I found myself nodding along to so many of these recommendations. One of the kindest things anyone did for me when I was battling Lyme was take notes during my doctor appointments. It was so helpful because I was so unbelievably overwhelmed. Thank you so much to Grace for sharing - I'm positive it's going to help so many. If you have any others to add, or just want to chime in with your thoughts, please leave her a comment down in the comments section below. xoCandace
When you have a loved one in your life - whether they are an immediate family member, an extended family member, a friend, a co-worker, you name it - that's been diagnosed with a debilitating serious disease, watching them suffer is not only unsettling, it’s painful. We want to help them however we can, but we just don't know how. Sadly, I am all too familiar with this feeling. My mom passed away from metastatic breast cancer when I was only nine years old.
Unfortunately, the reality is while we all want to show our loved ones that we support them through their serious illness, we’ll do things that actually hurt them. A perfect example of this is sending flowers. When my mom was sick in the hospital, she received dozens of bouquets. One day, she confessed to my dad that the flowers, while they were a nice gesture, only reminded her that she was dying. And based on my experience in the breast cancer space, due to the expansion and commercialization of the breast cancer awareness movement, people that want to demonstrate their support also often rely on spending big bucks for products that are branded with pink ribbons and/or claim to donate money to breast cancer charities. Unfortunately, there is a lot of controversy surrounding those pinkwashed products, and they don't have much substantive meaning behind them.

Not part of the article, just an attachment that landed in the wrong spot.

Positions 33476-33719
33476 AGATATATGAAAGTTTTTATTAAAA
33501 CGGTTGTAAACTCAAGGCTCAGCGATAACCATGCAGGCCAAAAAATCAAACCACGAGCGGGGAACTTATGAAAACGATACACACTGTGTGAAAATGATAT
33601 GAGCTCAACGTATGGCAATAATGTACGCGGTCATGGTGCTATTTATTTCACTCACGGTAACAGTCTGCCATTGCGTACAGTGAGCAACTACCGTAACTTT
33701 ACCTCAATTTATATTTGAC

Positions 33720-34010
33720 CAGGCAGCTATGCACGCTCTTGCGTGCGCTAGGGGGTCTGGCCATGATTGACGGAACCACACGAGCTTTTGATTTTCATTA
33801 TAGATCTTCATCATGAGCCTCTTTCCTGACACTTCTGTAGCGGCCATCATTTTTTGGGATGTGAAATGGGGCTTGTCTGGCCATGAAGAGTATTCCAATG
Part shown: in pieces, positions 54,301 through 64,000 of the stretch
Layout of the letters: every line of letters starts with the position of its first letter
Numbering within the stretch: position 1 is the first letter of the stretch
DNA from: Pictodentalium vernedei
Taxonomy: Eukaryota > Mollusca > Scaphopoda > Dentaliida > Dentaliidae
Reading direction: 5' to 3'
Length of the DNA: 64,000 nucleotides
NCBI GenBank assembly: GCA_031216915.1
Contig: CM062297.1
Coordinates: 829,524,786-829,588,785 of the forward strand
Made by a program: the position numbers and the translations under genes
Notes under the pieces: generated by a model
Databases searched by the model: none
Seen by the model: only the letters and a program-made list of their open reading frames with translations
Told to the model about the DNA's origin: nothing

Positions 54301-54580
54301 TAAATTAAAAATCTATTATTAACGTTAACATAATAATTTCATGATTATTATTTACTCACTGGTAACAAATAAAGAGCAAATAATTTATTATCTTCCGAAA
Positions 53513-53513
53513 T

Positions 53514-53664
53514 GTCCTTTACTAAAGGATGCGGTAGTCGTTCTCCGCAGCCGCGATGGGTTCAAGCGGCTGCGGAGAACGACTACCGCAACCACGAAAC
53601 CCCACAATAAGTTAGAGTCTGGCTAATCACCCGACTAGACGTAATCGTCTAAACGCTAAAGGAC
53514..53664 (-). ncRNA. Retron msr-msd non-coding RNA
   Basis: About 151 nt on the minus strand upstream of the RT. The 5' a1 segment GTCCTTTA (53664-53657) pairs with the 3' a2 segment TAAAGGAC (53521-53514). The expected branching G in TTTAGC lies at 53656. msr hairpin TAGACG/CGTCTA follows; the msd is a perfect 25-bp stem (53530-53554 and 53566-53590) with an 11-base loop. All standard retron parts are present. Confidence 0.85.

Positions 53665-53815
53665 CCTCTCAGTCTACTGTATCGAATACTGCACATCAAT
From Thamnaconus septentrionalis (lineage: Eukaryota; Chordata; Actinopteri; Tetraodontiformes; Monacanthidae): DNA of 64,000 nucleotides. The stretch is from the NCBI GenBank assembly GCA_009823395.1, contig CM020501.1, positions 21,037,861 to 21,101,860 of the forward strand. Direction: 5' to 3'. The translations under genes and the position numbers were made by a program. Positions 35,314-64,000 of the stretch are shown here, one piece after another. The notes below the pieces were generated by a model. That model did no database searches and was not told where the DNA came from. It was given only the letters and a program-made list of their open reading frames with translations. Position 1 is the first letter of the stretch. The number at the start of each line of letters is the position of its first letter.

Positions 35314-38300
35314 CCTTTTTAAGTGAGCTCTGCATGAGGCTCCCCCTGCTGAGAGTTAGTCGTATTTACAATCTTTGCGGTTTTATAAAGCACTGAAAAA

There are other more meaningful ways to support someone you love that has breast cancer or any serious illness. Flowers and pink ribbons, while fundamentally may come from a good place, are generally more passive ways of showing a loved one that you care. In this list, I want to provide you with ten alternative suggestions that are more active ways to not only support them, but to help them and to love them.
1) Offer to drive them to a doctor's appointment
After a diagnosis for any serious medical condition, your loved one will have to go to the doctor a lot. Between consultations with their primary care physician, specialists, and surgeons, their calendar fills up quickly with appointments. Your loved one may feel too ill to regularly drive themselves to the doctor’s office. Often times the driving falls to the responsibility of their significant other or an immediate family member. My dad had to drive my mom sometimes multiple days a week to the Dana Farber Cancer Institute in Boston and back, which from where our family lived was over a two hour drive each way. My dad remembers having to pull over the car to the side of the road because my mom would become queasy after chemo and have to throw up. Needless to say, the task of driving our loved ones to their appointments can become incredibly taxing. Offering to take a day off from work, or even just half a day off, to drive someone you love to their doctor’s appointment is an act of kindness that will not be forgotten.
2) Help take notes for them during an important medical consultation
A few months ago I had an appointment at the University of Miami Miller School of Medicine Office of Genetics regarding my breast cancer genetic testing. When I was there, they provided me with, well, an information overload. A family member asked me later why it was that I went to the appointment alone. I usually went to doctor’s appointments alone so I didn't think anything of it. However, in retrospect I realized that she brought up a good point. If your loved one has a serious medical condition, they'll not only be bombarded with doctors appointments, they'll also be provided a whirlwind of information at each of these visits. They’re going through a lot of physical as well as mental and emotional stress, so it's virtually impossible to take down or memorize all the information that the doctors are providing them. Your loved one may really need or appreciate your help with taking diligent notes and asking questions to the doctor because they may be too overwhelmed to do so themselves.